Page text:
Recent developments in autopilot technology have increased the potential use of micro air vehicles (MAVs). As the number of applications increase, the demand on MAVs to operate autonomously in any scenario increases. Currently, MAVs cannot reliably fly in cluttered environments because of the difficulty to detect and avoid obstacles. The main contribution of this research is to offer obstacle detection and avoidance strategies using laser rangers and cameras coupled with computer vision processing. In addition, we explore methods of visual target tracking and task allocation. Utilizing a laser ranger, we develop a dynamic geometric guidance strategy to generate paths around detected obstacles. The strategy overrides a waypoint planner in the presence of pop-up-obstacles. We develop a second guidance strategy that oscillates the MAV around the waypoint path and guarantees obstacle detection and avoidance. Both rely on a laser ranger for obstacles detection and are demonstrated in simulation and in flight tests. Utilizing EO/IR cameras, we develop two guidance strategies based on movement of obstacles in the camera field-of-view to maneuver the MAV around pop-up obstacles. Vision processing available on a ground station provides range and bearing to nearby obstacles. The first guidance law is derived for single obstacle avoidance and pushes the obstacle to the edge of the camera field-of-view causing the vehicle to avoid a collision. The second guidance law is derived for two obstacles and balances the obstacles on opposite edges of the camera field-of-view, maneuvering between the obstacles. The guidance strategies are demonstrated in simulation and flight tests. This research also addresses the problem of tracking a ground based target with a fixed camera pointing out the wing of a MAV that is subjected to constant wind. Rather than planning explicit trajectories for the vehicle, a visual feedback guidance strategy is developed that maintains the target in the field-of-view of the camera. We show that under ideal conditions, the resulting flight paths are optimal elliptical trajectories if the target is forced to the center of the image plane. Using simulation and flight tests, the resulting algorithm is shown to be robust with respect to gusts and vehicle modeling errors. Lastly, we develop a method of a priori collision avoidance in assigning multiple tasks to cooperative unmanned air vehicles (UAV). The problem is posed as a combinatorial optimization problem. A branch and bound tree search algorithm is implemented to find a feasible solution using a cost function integrating distance traveled and proximity to other UAVs. The results demonstrate that the resulting path is near optimal with respect to distance traveled and includes a significant increase in expected proximity distance to other UAVs. The algorithm runs in less than a tenth of a second allowing on-the-fly replanning.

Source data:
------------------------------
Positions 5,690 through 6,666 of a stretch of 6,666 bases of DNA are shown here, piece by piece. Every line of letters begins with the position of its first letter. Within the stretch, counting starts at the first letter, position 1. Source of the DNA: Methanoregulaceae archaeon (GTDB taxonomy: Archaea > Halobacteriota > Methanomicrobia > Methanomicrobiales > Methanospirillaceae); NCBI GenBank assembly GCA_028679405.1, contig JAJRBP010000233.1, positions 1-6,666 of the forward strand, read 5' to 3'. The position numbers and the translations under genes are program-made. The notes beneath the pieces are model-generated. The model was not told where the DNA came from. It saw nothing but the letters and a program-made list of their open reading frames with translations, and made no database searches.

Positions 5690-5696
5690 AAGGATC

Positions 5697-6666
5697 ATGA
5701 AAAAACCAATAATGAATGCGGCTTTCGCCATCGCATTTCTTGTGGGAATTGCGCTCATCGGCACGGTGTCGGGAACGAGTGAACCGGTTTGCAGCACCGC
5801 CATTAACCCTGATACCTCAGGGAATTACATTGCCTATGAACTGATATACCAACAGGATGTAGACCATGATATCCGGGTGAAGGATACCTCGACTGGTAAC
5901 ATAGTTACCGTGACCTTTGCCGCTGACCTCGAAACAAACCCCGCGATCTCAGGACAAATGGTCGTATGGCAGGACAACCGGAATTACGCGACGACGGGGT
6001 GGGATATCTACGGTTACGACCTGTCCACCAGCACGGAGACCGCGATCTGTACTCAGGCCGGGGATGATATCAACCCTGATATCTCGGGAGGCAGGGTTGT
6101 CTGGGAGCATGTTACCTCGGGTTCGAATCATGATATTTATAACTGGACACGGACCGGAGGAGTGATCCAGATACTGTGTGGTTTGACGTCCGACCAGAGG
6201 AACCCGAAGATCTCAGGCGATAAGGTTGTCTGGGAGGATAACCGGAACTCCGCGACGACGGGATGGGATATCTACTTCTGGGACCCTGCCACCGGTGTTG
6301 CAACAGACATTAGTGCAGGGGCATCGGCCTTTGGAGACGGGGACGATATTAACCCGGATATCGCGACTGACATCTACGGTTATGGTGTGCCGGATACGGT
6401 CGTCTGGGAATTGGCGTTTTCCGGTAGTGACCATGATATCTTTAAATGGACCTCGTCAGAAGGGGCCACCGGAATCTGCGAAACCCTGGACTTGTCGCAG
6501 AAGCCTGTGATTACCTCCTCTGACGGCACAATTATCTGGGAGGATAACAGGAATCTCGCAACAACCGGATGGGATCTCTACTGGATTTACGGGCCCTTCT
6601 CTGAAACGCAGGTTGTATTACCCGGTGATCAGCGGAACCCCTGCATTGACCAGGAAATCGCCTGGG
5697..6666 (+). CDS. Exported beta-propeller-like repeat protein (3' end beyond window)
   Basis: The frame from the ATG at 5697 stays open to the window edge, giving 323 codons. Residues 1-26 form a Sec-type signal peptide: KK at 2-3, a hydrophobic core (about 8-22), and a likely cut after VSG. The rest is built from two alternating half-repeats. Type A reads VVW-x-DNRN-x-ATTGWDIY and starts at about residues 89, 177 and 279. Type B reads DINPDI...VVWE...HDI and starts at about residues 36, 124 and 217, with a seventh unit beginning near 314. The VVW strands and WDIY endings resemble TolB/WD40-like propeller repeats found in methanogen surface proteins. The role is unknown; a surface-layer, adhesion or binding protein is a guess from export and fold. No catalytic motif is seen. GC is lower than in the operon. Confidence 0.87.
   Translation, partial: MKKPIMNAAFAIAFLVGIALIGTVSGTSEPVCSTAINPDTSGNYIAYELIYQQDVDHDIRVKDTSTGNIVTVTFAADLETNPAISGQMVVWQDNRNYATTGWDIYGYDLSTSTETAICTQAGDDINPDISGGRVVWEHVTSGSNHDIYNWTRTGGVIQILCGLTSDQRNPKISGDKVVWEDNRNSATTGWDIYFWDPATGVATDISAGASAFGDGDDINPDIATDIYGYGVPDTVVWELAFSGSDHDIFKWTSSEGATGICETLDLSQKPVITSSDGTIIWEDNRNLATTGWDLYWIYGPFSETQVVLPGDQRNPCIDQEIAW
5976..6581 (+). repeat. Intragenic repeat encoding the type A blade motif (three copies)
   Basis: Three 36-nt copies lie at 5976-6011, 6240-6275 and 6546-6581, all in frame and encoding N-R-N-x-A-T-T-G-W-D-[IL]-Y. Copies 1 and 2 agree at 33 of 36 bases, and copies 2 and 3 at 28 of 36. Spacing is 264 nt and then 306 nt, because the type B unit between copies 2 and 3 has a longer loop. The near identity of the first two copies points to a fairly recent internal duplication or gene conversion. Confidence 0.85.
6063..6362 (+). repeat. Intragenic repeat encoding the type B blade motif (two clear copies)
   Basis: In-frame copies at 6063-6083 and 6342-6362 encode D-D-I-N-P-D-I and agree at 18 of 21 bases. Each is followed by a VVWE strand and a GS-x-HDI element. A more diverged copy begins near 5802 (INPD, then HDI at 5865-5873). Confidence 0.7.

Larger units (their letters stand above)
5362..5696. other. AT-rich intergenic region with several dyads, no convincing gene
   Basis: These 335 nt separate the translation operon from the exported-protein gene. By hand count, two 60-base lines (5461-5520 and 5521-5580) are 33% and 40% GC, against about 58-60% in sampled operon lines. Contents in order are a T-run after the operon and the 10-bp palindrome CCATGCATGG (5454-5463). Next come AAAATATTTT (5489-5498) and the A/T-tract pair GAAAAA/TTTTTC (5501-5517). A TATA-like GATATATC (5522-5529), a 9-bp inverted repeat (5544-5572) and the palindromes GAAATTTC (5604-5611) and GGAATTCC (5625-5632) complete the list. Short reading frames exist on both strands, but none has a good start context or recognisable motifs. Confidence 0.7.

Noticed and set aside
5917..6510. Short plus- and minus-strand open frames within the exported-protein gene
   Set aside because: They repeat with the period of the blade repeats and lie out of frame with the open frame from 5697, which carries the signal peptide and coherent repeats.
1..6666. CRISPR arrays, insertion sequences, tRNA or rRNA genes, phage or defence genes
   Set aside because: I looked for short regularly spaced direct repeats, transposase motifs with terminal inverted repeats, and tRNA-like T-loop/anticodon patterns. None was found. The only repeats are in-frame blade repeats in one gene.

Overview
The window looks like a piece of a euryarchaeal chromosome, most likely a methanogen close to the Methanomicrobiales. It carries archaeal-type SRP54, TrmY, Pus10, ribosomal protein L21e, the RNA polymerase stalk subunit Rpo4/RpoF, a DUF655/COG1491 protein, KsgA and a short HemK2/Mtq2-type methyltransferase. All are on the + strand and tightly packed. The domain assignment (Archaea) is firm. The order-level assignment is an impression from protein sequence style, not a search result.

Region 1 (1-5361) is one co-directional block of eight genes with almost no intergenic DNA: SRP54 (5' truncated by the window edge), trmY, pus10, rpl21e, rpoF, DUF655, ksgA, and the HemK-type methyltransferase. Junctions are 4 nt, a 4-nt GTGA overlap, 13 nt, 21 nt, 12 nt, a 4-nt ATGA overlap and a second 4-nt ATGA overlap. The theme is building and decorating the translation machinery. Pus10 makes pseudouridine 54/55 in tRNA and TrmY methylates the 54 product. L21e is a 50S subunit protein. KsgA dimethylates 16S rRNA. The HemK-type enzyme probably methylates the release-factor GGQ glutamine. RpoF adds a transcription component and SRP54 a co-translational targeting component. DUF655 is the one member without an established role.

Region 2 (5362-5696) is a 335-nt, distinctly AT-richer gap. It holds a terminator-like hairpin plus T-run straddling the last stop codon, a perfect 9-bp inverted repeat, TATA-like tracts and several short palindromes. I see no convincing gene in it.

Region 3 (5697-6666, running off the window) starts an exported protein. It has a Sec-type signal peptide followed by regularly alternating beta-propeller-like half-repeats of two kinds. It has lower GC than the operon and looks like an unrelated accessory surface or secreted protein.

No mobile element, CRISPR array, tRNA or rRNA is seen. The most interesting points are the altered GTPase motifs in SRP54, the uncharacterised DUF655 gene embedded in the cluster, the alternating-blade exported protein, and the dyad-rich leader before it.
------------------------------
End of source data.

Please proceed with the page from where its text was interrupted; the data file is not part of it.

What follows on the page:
College and Department

Ira A. Fulton College of Engineering and Technology; Electrical and Computer Engineering



Date Submitted


Document Type





unmanned air vehicle, micro air vehicle, obstacle avoidance, vision-based, target tracking, task allocation, COUNTER scenario